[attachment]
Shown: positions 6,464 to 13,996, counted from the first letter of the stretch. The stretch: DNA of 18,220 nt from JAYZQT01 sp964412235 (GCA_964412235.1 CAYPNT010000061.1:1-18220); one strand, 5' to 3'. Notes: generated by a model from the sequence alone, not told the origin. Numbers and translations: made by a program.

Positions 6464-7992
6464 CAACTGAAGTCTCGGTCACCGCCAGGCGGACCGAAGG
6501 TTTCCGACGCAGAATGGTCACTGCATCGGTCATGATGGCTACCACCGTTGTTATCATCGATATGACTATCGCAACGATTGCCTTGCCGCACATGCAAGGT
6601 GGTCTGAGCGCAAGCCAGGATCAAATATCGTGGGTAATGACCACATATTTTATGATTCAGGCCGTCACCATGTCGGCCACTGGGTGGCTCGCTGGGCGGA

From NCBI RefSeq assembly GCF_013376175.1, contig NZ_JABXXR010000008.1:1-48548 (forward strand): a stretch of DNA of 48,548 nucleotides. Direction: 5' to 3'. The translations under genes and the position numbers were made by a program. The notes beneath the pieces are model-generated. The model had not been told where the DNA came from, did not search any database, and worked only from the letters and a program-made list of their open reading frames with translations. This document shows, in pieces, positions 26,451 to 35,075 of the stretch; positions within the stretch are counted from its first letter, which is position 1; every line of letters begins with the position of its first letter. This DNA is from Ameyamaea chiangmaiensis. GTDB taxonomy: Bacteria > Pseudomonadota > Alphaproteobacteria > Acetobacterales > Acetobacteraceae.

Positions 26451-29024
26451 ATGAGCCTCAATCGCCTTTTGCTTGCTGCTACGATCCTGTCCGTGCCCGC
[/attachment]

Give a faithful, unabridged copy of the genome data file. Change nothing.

Shown: positions 6,464 to 13,996, counted from the first letter of the stretch. The stretch: DNA of 18,220 nt from JAYZQT01 sp964412235 (GCA_964412235.1 CAYPNT010000061.1:1-18220); one strand, 5' to 3'. Notes: generated by a model from the sequence alone, not told the origin. Numbers and translations: made by a program.

Positions 6464-7992
6464 CAACTGAAGTCTCGGTCACCGCCAGGCGGACCGAAGG
6501 TTTCCGACGCAGAATGGTCACTGCATCGGTCATGATGGCTACCACCGTTGTTATCATCGATATGACTATCGCAACGATTGCCTTGCCGCACATGCAAGGT
6601 GGTCTGAGCGCAAGCCAGGATCAAATATCGTGGGTAATGACCACATATTTTATGATTCAGGCCGTCACCATGTCGGCCACTGGGTGGCTCGCTGGGCGGA

From NCBI RefSeq assembly GCF_013376175.1, contig NZ_JABXXR010000008.1:1-48548 (forward strand): a stretch of DNA of 48,548 nucleotides. Direction: 5' to 3'. The translations under genes and the position numbers were made by a program. The notes beneath the pieces are model-generated. The model had not been told where the DNA came from, did not search any database, and worked only from the letters and a program-made list of their open reading frames with translations. This document shows, in pieces, positions 26,451 to 35,075 of the stretch; positions within the stretch are counted from its first letter, which is position 1; every line of letters begins with the position of its first letter. This DNA is from Ameyamaea chiangmaiensis. GTDB taxonomy: Bacteria > Pseudomonadota > Alphaproteobacteria > Acetobacterales > Acetobacteraceae.

Positions 26451-29024
26451 ATGAGCCTCAATCGCCTTTTGCTTGCTGCTACGATCCTGTCCGTGCCCGC